My parents chose to discuss it with us at such a young age because both were victims of rape before the age of 8, and had children with other people when they were in their teens...they wanted us to be as prepared as a 6 year old could in case we were ever put in the situations they were as children. I can honestly say that their openness with us about it so early did not make me fantasize or constantly think about sex. It was just another thing I knew about, but wasn't interested in.

The year after my brother graduated high school he joined the army, I was a senior, and my sister was a sophomore in high school. My brother lost his virginity to a girl he met in the army and my sister told my parents she has a boyfriend and was sexually active, all in the same 2 month time span. In stead of yelling and freaking out, my parents sat us all down and told us that they were going to have a drawer of condoms in the kitchen, and they weren't going to open it to check if they were being used, but that they wanted us to know they were there. They were openly disapointed in my siblings decisions, but at that time they offered access to contraception as a last resort.


#15

:slight_smile: now I understand. My parents weren’t shy with the pictures either, they’re both nurses so we got the whole gambett really early on.


#16

I was actually horrified, not to mention incredibly dissappointed when I recently learnt my half sister has been on the Pill since she was 14, she's 17 now, and that her mother actually knows about it and encourages her sex life!! In fact, my half sister posted on her facebook page that she's a crazy sex addict and loves it!

Her maternal grandparents are devoute Catholics, but her mother is fallen away, she has no contact with her father - her mum [my biological mother] has had three different kids to three different dads!!

I thank God everyday that I was adopted and provided a strong Catholic foundation!!!!

In a FB post my half sister related how she didn't even know that contraception was wrong and that sex out of wedlock was against catholic teaching. I had to make a very tactful post correcting her.

What gets me is her mother, my biological mother had a terrible time with me when she was pregnant, and didn't really want to put me up for adoption, and her second child had serious autism and health issues and died a few years ago when he was 21, and my half sister, she herself has health issues. The mother has emotional problems, issues with her self-esteem and has a very difficult time sorting her life out - you'd think she would have learnt form her mistakes and try to have her daughter not make them!

All three of us were concieved while this woman was using contraception!

I think it does boil down to the sick notion that kids will be doing it, might as well make them 'safe', like buying them all booze to drink in your basement instead of thinking they're out at some seedy meth house. I think that opinion belittles these kids and reduces them to uncontrollable sex maniacs.

But it makes me really sad to think abut my half sister, she has no real Catholic role model in her life and no understanding of the true beauty of sexuality, she's facing a lfie of possible unplanned pregnancies, STDS, heart ache, and divorce.

How can giving children the contraceptive pill be making them safe? It only sets them up for failure and heart break.


#17

[quote="Maureen1125, post:13, topic:227414"]
My children are still young, 3 and 10, and I do plan to discuss abstinence and waiting for marriage with them both, but I also have to be realistic and look at the statistics and evidence that kids are having sex younger and younger. Before it used to be a high school senior who got pregnant, now it is middle school kids...11-12-13yr olds!!! While I want my child to wait, if he chooses not to wait, I would want him to use a condom (my daughter also, but since she is 3 I don't have to worry about that anything soon). I am more concerned with him contracting Herpes, Syphillis or HIV then I am about a baby. And I am worried about the child who was born to a woman with an STD who out of shame never bothered to tell her daughter this, or have her tested to see if she passed her STD onto her.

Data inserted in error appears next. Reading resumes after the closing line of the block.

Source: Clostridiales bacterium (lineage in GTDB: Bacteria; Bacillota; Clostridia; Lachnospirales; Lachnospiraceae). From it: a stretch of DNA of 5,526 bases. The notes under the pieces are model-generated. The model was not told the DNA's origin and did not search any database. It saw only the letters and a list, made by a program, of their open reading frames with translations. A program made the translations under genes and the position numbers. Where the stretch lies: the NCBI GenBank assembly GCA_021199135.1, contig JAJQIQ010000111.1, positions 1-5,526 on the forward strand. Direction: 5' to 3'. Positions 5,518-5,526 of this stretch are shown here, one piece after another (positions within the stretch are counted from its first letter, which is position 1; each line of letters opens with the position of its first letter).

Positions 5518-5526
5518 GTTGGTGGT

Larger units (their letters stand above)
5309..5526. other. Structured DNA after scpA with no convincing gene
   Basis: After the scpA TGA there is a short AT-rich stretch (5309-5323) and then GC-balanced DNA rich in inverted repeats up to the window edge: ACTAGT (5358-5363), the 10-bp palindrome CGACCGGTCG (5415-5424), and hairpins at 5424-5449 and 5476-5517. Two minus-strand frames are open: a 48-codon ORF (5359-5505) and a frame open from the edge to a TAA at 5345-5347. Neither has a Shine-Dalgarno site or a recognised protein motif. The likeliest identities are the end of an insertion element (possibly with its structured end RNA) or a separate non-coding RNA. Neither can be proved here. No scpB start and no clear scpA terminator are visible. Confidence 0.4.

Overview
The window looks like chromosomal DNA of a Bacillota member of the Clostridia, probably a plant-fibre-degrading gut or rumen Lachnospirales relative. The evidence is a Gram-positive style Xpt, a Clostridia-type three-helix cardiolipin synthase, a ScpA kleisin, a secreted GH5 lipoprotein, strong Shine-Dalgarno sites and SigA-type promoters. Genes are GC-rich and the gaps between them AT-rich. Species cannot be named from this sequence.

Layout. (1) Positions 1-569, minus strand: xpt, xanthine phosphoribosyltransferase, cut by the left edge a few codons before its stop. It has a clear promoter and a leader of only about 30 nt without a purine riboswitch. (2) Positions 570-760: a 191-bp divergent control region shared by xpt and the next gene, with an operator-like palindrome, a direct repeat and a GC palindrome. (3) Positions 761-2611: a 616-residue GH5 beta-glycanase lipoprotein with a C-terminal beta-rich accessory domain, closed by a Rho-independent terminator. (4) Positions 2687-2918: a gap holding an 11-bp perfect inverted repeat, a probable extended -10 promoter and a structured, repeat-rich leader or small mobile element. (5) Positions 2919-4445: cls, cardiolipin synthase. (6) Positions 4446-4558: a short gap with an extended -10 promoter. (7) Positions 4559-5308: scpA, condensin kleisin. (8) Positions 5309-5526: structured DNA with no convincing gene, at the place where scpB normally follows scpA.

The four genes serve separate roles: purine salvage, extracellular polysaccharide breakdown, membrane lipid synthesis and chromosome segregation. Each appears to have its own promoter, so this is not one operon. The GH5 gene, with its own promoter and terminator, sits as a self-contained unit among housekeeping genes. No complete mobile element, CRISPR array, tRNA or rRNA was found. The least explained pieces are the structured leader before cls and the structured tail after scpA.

I understand the Churches teachings on birth control, but I will honestly say, I am not 100% on board.

[/quote]

WIth all due respect, I remember hearing about 12 year olds getting pregnant in the early 80's so kids are NOT doing it younger. That trend has been around for over 25 years.

Also, Jesus never told us to be of this world. As a Catholic, you also need to be realistic about God's teachings and the consequences of having sex/encouraging your children to use condoms.

I hope you understand this is a post about stating God's laws not judging you

CM


#18

[quote="Maureen1125, post:13, topic:227414"]
My children are still young, 3 and 10, and I do plan to discuss abstinence and waiting for marriage with them both, but I also have to be realistic and look at the statistics and evidence that kids are having sex younger and younger. Before it used to be a high school senior who got pregnant, now it is middle school kids...11-12-13yr olds!!! While I want my child to wait, if he chooses not to wait, I would want him to use a condom (my daughter also, but since she is 3 I don't have to worry about that anything soon). I am more concerned with him contracting Herpes, Syphillis or HIV then I am about a baby. And I am worried about the child who was born to a woman with an STD who out of shame never bothered to tell her daughter this, or have her tested to see if she passed her STD onto her.

I understand the Churches teachings on birth control, but I will honestly say, I am not 100% on board.

[/quote]

I think that the Pope remarked that a male prostitute who used a condom in order to prevent the spread of disease, as one commentator put it, "shows a glimmer of moral consciousness." Obviously, he was talking about a gravely disordered act that is never permissible.

If anyone is going to explain condom use to a son or a daughter, it needs to be in those terms: i.e., that the advice is along the lines of telling them that if they're going to rob a bank, for heaven's sake don't shoot anyone. It has to be clear that the advice is not condoning the immoral acts in the least, let alone encouraging them.


#19